In early July 2021, the Centers for Disease Control and Prevention reported that the Delta (B.1.617.2) variant of severe acute respiratory syndrome coronavirus 2 (SARS-CoV-2) became the dominant strain in parts of the United States, leading to a fourth surge in cases.1 Areas with low vaccination acceptance experienced high community-infection rates, thus contributing to an increase in SARS-CoV-2 infections in fully vaccinated individuals (breakthrough infection).1,2
Recent data from the Centers for Disease Control and Prevention suggest that two-dose mRNA vaccine effectiveness against SARS-CoV-2 infection is decreasing in the context of the Delta variant surge; however, the vaccine remains protective against severe sequela of SARS-CoV-2 infection.3–5 Pregnancy is an independent risk factor for severe coronavirus disease 2019 (COVID-19); however, it is currently unknown whether pregnant patients with breakthrough infection remain at high risk for severe disease.6 The primary objective of this study is to evaluate the incidence of severe or critical COVID-19 in vaccinated compared with unvaccinated pregnant patients in the context of Delta variant predominance.
This is a retrospective cohort study of all active pregnancies in the Ochsner Health System between June 15, 2021, and August 20, 2021. This study was approved by the Ochsner Clinic Foundation Institutional Review Board on August 8, 2021. Patients were compared according to vaccination status. The vaccinated group included patients who were fully vaccinated 2 weeks before the start of the study period. Vaccine status was confirmed objectively using LINKS, a statewide immunization reporting network that can be accessed only by health care professionals. Race was included in our demographic comparison to identify potential disparities in vaccine access and acceptance. The primary outcome was development of severe or critical COVID-19 based on National Institutes of Health criteria.7 Severe illness is defined as SpO2 less than 94% on room air, PaO2/FiO2 ratio less than 300 mm Hg, respiratory rate greater than 30 breaths per minute, or lung infiltrates greater than 50%.7 Critical illness is defined as respiratory failure, septic shock, or multiple organ failure.7 Secondary outcomes included SARS-CoV-2 infection, supplemental oxygen requirement, intensive care unit admission, and use of adjunctive medical therapy. A secondary analysis of the cohort was performed, including those who were partially vaccinated. Student's t test, Wilcoxon rank sum test, χ2 test, Fischer exact test, and logistic regression were used when appropriate. P<.05 is considered statistically significant.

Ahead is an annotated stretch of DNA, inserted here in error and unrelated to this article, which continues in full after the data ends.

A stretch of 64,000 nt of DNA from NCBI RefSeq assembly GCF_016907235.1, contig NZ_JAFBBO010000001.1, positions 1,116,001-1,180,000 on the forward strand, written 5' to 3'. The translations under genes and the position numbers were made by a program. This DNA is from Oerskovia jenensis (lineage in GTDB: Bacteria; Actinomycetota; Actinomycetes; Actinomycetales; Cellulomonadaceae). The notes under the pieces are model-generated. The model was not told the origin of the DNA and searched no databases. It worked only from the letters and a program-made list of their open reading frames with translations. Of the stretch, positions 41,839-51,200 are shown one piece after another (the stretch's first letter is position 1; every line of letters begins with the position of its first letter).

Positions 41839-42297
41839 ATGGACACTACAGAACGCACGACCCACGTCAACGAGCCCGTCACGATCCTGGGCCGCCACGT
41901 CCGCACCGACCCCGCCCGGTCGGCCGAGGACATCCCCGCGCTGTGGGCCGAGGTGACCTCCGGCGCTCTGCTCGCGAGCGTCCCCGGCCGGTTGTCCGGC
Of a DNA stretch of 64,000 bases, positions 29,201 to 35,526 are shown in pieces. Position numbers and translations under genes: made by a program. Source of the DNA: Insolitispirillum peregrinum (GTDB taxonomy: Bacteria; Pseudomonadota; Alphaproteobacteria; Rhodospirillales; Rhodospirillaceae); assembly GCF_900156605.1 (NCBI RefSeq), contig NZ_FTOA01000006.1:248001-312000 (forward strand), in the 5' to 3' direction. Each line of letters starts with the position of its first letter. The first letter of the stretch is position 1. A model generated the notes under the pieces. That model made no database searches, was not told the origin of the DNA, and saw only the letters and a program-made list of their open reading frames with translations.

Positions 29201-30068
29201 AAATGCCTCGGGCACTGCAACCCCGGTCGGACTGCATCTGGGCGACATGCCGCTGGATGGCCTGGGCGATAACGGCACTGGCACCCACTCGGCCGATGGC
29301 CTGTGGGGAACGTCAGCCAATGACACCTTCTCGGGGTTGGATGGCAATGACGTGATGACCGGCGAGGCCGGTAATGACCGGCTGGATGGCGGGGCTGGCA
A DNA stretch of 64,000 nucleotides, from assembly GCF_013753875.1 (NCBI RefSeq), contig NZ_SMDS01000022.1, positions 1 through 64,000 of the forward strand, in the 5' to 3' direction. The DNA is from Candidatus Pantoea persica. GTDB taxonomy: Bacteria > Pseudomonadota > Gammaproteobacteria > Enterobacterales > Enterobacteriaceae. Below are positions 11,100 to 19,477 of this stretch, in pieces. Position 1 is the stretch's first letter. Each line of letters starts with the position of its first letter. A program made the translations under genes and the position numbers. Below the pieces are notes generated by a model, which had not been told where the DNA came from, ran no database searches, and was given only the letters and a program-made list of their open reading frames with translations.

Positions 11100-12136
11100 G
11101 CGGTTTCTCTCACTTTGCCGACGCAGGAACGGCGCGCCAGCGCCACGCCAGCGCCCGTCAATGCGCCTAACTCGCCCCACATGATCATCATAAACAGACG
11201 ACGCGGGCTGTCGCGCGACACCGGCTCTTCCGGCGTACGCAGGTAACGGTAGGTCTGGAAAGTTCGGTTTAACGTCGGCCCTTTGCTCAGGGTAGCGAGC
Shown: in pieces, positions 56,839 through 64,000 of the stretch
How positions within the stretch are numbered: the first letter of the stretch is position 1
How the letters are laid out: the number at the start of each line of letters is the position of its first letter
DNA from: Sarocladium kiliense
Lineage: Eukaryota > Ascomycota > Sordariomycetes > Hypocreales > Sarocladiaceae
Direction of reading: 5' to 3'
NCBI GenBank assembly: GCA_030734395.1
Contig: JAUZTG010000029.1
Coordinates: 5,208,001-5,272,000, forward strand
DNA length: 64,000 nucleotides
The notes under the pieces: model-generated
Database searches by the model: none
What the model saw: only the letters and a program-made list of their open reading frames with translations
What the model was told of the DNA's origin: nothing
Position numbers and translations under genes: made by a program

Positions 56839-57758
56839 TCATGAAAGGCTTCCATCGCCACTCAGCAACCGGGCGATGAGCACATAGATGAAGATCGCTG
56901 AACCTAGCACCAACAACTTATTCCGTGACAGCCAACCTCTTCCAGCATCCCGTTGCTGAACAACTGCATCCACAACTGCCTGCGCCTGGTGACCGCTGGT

A total of 10,092 pregnant patients were included in the study. There were 1,332 vaccinated patients and 8,760 incompletely vaccinated or unvaccinated patients, a 13.2% vaccination rate. Younger age, lower body mass index (BMI, calculated as weight in kilograms divided by height in meters squared), current smoking, and race were associated with unvaccinated status (Table 1). Vaccinated patients had lower odds of severe or critical COVID-19 (0.08% vs 0.66%, adjusted odds ratio [aOR] 0.10, 95% CI 0.01–0.49) and COVID-19 of any severity (1.1% vs 3.3%, aOR 0.31, 95% CI 0.17–0.51) (Table 2). Despite the lack of statistical significance for secondary outcomes, the use of adjunctive medical therapy was rare for vaccinated patients, and no vaccinated patients needed supplemental oxygen or intensive care unit admission (Table 2). Additionally, in the unvaccinated group there was one maternal death secondary to COVID-19 complications and six stillbirths, three of which occurred in patients who had SARS-CoV-2 infection earlier in the gestation. There were a total of 1,536 vaccinated patients in the secondary analysis, which included both fully and partially vaccinated patients (n=204, 2% partial vaccination rate). When including all partially vaccinated patients who received any doses of the vaccine before the study, an association between vaccinated status and lower odds of severe or critical COVID-19 (0.07% vs 0.68%, aOR 0.08, 95% CI 0.004–0.40) and COVID-19 of any severity (1.1% vs 3.3%, aOR 0.30, 95% CI 0.17–0.48) remained.